An Interview with the Creatives of dead was the body till i taught it how to move
Bhumi Collective has only been around for a couple of years, but they’ve already been showcasing a variety of genres dipping their toes into various genres of shows, ranging from fringe theatre to lecture performance. Now, they’ll be presenting an all new, original, interdisciplinary work, co-created by a number of young theatre makers both familiar and new to the local scene in the premiere of dead was the body till i taught it how to move this July.
Predominantly based off performer Dominic Nah’s personal life, dead was the body till I taught it how to move follows Dom as he discovers the art and power of b-boy while studying overseas, at first using it as a coping mechanism to deal with issues ranging from a death in the family to personal health issues, before delving far further into the dance form to find himself in the process. Says director Adeeb Fazah: “While in the midst of creating the show, we did question Dom on why he wanted this project to happen in the first place, and he expressed how he had some issues he needed to get off his chest. It’s a complex combination of so many things happening to Dom as he returns to Singapore after his Masters and finding himself at this crossroads. For Dom, doing this show is key to helping him out in real life, to give him a clearer sense and to find out exactly what stops or drives him.”
While dealing with the topic of b-boy dance (with movement direction by Michael Ng), the show is still primarily a theatre performance, scripted by playwright Edward Eng, becoming a kind of interdisciplinary work that explores the intersections between monodrama and dance. Says Edward: “Why does anyone do a monologue? Dom’s story deserves to be told, and it’s one that is, for me at least, is an important story so specific for our time. It’s a very unique monologue because it’s so biographical. Initially, Dom tried using writing, like his poetry circles or Unseen magazine, to find a way to express himself. But then we realised that it’s a piece that requires movement as well, and words and dance each inform and express what the other cannot, so theatre and monodrama became the perfect form for this story.”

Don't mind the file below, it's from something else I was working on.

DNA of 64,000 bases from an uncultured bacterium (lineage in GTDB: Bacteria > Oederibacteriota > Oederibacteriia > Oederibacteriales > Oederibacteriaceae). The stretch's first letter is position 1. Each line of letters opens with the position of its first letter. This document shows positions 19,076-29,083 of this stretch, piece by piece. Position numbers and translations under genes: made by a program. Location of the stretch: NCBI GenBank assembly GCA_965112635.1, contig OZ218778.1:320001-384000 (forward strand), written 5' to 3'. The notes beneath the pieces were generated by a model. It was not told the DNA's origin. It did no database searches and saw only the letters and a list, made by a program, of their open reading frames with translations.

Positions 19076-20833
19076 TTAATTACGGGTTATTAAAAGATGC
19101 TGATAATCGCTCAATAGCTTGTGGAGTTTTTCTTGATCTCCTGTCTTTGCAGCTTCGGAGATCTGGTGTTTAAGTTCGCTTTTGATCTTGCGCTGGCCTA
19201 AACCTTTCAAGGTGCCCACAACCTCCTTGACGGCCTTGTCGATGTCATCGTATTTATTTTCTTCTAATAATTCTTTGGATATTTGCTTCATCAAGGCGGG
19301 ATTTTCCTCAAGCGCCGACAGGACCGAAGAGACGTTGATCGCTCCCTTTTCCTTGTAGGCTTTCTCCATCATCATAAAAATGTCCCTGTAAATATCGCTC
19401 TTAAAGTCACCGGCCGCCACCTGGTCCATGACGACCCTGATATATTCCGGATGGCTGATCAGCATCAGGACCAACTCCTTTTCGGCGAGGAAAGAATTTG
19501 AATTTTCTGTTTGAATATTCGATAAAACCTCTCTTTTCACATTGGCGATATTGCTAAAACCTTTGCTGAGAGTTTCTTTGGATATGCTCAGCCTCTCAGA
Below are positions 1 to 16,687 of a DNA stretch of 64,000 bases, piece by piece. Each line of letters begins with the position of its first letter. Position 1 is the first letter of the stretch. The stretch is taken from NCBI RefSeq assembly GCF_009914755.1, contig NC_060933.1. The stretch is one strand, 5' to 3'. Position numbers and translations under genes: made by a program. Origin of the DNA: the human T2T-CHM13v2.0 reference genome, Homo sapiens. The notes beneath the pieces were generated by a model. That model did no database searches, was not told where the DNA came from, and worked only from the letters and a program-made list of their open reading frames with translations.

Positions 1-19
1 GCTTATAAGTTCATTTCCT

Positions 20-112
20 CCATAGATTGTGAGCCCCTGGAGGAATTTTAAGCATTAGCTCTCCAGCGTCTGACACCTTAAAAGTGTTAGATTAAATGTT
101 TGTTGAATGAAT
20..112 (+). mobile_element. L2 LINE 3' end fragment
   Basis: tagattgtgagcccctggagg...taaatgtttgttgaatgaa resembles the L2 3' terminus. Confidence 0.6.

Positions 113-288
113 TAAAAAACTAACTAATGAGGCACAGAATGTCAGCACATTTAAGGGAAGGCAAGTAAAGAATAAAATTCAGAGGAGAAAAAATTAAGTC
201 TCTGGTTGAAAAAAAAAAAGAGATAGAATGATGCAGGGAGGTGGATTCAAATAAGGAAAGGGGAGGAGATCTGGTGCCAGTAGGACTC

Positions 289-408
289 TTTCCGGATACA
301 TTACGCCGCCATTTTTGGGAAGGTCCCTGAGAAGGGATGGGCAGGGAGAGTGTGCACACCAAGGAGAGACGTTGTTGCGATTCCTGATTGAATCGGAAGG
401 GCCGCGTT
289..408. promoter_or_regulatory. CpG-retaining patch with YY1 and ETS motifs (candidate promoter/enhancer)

Says producer Mohamad Shaifulbahri (Shai): “Bhumi Collective came onto this project because we were excited about the way these two forms (text and dance) came together and had synergy. There’s something raw and unpolished about it, yet possessing a very real quality where anything could happen leading up to the show. We wanted to stick with Dom and support his journey, and use this rawness and grunginess that fits and informs the work, and see where it goes from here and how we can continue to develop it.”
Under Bhumi Collective’s guidance and the shared creative prowess of its collaborators, dead was the body till i taught it how to move is set to bring Dom’s deeply personal story of trauma and youth to life this July, as it re-emphasises the power of theatre and its ability to let anyone and everyone share their story and express it in a completely new and artistic way.
dead was the body till i taught it how to move plays at the Aliwal Arts Centre Multipurpose Hall from 11th – 14th July. To book tickets, email: firstname.lastname@example.org For more information, visit Bhumi Collective’s website here